We must be mentally prepared to be courageous, you never know when the call will come.
When I give my Five Be’s talk and I get to the part about “Be Courageous”, I spend most of the time on the subject of “Moral Courage.” The reason I do that is because few of us will get the opportunity to demonstrate “Physical Courage”, but we all get the chance to demonstrate “Moral Courage” on a daily basis. In the course of our daily lives, we won’t run into burning buildings, dodge Taliban gunfire while directing air strikes, or engage in a running gun battle with a madman.
Moral Courage on a Daily Basis
Most of us, however, get the chance to be morally courageous every day. We can stand up for someone being bullied, we can be honest when in our dealings with others even when it’s difficult, we can uphold standards of conduct and speech. These things are courageous because they require the virtue of Fortitude. We have to be strong on the inside and sometimes swim against the stream to do what’s right. It’s not always popular to do the right thing, but it’s always right. An ethics instructor I once had used to tell us constantly, “First Principles, gentlemen. If you start there you avoid a multitude of sins.” First Principles are things like, “It’s wrong for the strong to take advantage of the weak” or “It’s wrong to cheat,” etc. What he meant was there is such a thing as “Right” and “Wrong”–we all know this instinctively–it’s in the application of those Principles where we sometimes get ourselves into trouble. To avoid a misapplication, we need an objective system of ethics outside ourselves, and internal compass with an external orientation.
The Need for Courage Can Come Unexpectedly
I’m sure when Air Force Master Sergeant Dan Wassom woke up the morning that a tornado would take his life, he hadn’t planned to be courageous. The tornado struck after dinner, around 7pm, and Wassom calmly acted to protect his family. One doesn’t “fight” a tornado, but how one responds to a crisis affects those around them. As a combat veteran, Wassom must’ve understood that he couldn’t panic because his family depended on him and would take their cue from him on how to act. According to Military.com,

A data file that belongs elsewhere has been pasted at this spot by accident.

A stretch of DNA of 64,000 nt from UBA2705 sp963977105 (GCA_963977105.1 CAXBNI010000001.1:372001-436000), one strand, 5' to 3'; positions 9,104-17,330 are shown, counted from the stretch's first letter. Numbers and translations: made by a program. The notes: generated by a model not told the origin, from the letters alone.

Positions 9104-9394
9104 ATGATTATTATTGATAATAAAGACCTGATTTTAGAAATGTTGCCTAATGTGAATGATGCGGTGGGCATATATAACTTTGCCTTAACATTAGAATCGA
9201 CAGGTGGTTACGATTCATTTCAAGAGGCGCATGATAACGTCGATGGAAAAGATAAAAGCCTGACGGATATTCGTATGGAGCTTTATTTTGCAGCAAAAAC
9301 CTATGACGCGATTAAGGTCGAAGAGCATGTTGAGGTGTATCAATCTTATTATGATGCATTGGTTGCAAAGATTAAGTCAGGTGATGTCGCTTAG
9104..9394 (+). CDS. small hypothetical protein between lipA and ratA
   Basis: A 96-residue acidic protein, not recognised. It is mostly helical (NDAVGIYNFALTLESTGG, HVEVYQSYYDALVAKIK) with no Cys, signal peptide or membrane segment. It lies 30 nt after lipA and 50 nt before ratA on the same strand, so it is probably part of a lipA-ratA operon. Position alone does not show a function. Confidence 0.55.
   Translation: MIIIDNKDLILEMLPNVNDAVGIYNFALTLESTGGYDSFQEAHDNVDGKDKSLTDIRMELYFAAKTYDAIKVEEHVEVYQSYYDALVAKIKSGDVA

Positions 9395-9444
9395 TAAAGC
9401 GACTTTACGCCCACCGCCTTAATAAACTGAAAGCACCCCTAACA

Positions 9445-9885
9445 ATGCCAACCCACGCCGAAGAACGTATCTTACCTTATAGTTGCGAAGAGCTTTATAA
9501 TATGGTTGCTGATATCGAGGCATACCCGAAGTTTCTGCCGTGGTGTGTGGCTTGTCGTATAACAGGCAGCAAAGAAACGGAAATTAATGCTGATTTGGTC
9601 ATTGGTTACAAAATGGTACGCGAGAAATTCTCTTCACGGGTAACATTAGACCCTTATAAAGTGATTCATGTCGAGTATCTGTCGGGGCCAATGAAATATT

Wassom’s wife told his parents that he remained calm, cool and collected even as the monster twister began to consume their 2,300-square-foot home. As Wassom bent his 6-foot-2 frame over his youngest daughter, forming a semi-protective cocoon over her, a heavy structural beam struck the back of his neck and a one-by-four impaled his chest. Lorelai lost a toe on her left foot and suffered a serious injury to her right shoulder, but she, along with her mother and sister, Sydney, survived.
Wassom was a hero because he kept his head and acted even though anyone in his situation would’ve been terrified. Courage, it’s said, is not the absence of fear, but doing what’s necessary despite being afraid.
Prepare to Be Courageous
The best way to be the one who “rises to the occasion” is to be prepared. Be the guy who has the jumper cables, first aid kit, and chemlights in your trunk. Get rudimentary first aid training, think through what you’d do in a natural disaster, etc. You might not ever be called upon to be a hero, but then again…
Mickey is a consultant, author, and keynote speaker. He believes everyone can reach high levels of performance if inspired and led. During his 30 year US Air Force career Mickey commanded thousands of Airmen, managed portfolios worth billions of dollars, and worked with military, civil, and industry officials around the world. He is a Distinguished Graduate from the Eisenhower School at National Defense University in Washington DC.
Mickey is the author of seven books, including Leading Leaders: Inspiring, Empowering, and Motivating Teams, Mickey’s Rules for Leaders, and The Five Be’s: A Straighforward Guide to Life.